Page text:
Three of the five spots on the offensive line appear set: guard Erik Robertson, tackle Scott Smith and center Alex Mack, who had a very good spring. A number of candidates are in the mix for the other two spots, though tackle Mike Tepper and guard Kevin Bemoll might be the favorites. After the spring game, coach Jeff Tedford told reporters that Mack, linebacker Justin Moye and safety Bernard Hicks made the biggest impression during spring drills.
If Oregon played next weekend, Dennis Dixon would be the starting quarterback and he wouldn't alternate with Brady Leaf, as he did last year after starter Kellen Clemens was lost to injury. Though that could change, Dixon performed well passing and running while leading his team to a 26-17 victory in the spring game. Both quarterbacks had touchdown passes of over 30 yards, but Leaf threw three interceptions and his mobility is far behind Dixon's.
Fast risers on the roster after spring including cornerback Terrell Ward, receiver Derrick Jones and tight end Dante Rosario. Ward leads in the competition at right corner opposite Jackie Bates. Jones has outstanding speed, but is still in limbo about his eligibility after transferring from USC. Rosario started his career at fullback but has the athleticism to be a weapon as a receiver and blocker in a hybrid position within the spread offense. Kwame Agyeman is atop the depth chart at outside linebacker/strong safety, with A.J.Tuitele and Blair Phillips manning the inside spots, pending the return of Brent Haberly from ankle surgery.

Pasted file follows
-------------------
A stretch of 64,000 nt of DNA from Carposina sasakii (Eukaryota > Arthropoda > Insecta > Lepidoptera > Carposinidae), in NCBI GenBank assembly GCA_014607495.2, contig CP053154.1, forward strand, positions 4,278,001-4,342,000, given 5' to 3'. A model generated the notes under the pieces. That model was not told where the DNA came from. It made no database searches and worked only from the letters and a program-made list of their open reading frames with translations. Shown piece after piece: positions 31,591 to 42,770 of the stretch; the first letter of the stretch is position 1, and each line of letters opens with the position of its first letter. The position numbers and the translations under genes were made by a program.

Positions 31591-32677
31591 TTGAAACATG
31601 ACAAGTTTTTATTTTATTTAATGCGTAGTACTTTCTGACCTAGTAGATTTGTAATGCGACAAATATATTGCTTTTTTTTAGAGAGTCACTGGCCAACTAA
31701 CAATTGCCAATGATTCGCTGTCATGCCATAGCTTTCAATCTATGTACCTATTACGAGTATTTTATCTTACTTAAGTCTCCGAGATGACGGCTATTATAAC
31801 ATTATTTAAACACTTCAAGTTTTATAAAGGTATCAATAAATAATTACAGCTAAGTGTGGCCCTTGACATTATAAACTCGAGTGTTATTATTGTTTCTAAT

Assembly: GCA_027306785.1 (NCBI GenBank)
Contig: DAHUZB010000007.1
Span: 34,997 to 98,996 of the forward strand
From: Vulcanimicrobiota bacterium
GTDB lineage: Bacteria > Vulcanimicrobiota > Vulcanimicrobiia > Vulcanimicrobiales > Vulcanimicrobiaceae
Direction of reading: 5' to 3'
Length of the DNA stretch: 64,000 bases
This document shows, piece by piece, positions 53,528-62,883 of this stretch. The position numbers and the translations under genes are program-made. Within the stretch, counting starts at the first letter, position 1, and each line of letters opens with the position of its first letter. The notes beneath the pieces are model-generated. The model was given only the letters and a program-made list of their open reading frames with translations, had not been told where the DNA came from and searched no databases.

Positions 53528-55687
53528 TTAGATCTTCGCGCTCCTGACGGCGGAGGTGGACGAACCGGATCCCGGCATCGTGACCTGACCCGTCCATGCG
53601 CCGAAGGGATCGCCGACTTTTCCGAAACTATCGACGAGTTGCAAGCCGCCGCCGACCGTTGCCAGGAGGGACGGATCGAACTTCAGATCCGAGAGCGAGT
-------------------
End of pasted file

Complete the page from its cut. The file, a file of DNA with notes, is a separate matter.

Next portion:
Oregon State had two glaring -- glaring -- deficiencies last season: pass defense and quarterback Matt Moore. Both appear improved after spring practices concluded. Moore -- who tossed 19 interceptions with only 11 touchdowns -- appears to have a far better grasp of the offense. His life also should be easier because he's surrounded by an experienced offense, including tailback Yvenson Bernard, five returning starters on the offensive line and a solid if unspectacular receiving corps that has been fortified by the return from injury of tight end Joe Newton.
The secondary produced the nation's worst pass defense a year ago, yielding 300 yards per game and 31 touchdowns passes. It showed some spunk this spring. It also should benefit from improved play on the defensive line. The Beavers produced just 22 sacks, tied for last in the Pac-10. That lack of pressure didn't help the secondary. Spring showed that there appears to be capable depth on the line, with tackles Pernell Booth, Curtis Coker, Naymon Frank and Ben Siegert as well as ends Joe Lemma, Joe Rudulph, Dorian Smith and Jeff Van Orsow making it appear an eight-man rotation is possible.